I think it’s safe to say that writers have one thing in common: we have all misspelled a word or two in our lives. One of the most annoying spelling errors is caused by a simple confusion with homophones, or words that sound alike but have different meanings. For most writers, homophones are the number 1 reason for misspellings. When we write, we rely on memory and auditory skills and don’t necessarily pause to spell out words in our heads. That’s why we might type their when we mean there, or tied for tide. Also, beware Spellcheck programs as they can sometimes automatically insert the wrong homophone. Apparently, nothing is perfect.
Email is fertile ground for these misspellings, especially if you’re like most and respond quickly, and sometimes, too quickly. For example, here’s one that happened today. I requested something from a colleague and received this speedy reply: “I’d be happy too.” Despite this person’s efficiency and enthusiasm, the error of using “too” rather than “to” becomes a glaring blemish. Readers can become fixated on these tiny errors, and unfortunately judge others’ writing by its attention to correctness rather than for the content or message.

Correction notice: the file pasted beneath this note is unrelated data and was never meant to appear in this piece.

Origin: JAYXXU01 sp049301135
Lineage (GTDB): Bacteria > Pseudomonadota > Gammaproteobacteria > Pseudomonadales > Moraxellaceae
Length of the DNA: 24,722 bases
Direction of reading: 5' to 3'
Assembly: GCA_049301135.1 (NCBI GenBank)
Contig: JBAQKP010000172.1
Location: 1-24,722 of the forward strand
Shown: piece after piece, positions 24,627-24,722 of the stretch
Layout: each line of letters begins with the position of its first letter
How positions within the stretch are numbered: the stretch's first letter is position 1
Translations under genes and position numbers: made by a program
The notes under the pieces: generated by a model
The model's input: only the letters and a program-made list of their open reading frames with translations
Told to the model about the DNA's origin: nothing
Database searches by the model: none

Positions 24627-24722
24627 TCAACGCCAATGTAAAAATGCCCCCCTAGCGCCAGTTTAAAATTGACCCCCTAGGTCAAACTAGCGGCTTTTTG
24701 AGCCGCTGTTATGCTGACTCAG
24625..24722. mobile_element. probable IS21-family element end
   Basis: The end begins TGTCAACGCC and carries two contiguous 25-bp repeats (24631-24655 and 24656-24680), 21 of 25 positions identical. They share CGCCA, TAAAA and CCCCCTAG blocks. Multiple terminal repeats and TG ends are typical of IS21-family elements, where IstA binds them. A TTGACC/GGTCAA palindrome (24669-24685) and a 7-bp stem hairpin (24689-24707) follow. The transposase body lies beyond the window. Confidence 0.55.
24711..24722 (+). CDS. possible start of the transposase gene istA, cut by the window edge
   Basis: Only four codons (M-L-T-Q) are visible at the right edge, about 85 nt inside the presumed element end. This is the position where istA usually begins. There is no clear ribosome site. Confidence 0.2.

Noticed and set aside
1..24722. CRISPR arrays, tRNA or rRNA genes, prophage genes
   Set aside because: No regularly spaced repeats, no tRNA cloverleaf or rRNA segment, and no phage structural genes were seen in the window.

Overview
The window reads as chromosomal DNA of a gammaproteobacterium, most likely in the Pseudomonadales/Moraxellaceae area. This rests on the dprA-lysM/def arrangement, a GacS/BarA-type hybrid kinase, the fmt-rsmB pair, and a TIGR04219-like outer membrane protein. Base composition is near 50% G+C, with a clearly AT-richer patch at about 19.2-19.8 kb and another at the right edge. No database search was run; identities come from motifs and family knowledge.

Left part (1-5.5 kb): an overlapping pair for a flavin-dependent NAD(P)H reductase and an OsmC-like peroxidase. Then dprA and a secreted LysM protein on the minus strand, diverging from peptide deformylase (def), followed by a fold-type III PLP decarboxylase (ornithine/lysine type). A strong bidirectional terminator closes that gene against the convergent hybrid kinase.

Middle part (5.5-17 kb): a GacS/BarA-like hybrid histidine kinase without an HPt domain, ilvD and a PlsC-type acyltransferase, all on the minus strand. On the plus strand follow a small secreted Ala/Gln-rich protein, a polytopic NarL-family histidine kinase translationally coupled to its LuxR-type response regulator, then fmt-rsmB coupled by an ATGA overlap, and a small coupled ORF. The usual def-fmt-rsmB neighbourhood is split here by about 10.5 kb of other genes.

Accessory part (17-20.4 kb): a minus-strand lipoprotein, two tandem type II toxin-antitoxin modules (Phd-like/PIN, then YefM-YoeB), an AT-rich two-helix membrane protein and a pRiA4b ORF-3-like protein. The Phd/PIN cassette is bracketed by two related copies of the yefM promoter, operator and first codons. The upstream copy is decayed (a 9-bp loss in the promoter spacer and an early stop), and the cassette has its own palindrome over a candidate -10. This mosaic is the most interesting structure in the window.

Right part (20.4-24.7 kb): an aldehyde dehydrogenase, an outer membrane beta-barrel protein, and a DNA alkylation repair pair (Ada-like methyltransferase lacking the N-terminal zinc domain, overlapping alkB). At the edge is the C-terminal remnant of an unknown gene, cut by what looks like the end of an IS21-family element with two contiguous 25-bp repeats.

One thing we know is that homophones can wreak havoc on your writing. We’re bound to make these mistakes, especially when we’re writing quickly. Knowing this, then, it makes sense to have your eye alerted to the propensity of these errors. For example, one of the most frequently made errors pertains to just three letters: i, t, and s. Ask yourself if you’re using the possessive (its) or the contraction for it is (it’s). Other common homophones to look out for are: their, there, and they’re; who’s & whose; where & wear; a lot & allot; fare & fair; deer & dear; accept & except. For more, check out our free resource on Homophones.
So before you click send in an email, remember those pesky homophones. Look for them and double-check for accuracy. You want your reader to be impressed with your message, not catch a minor error.
By Anne Maxham, Ph.D.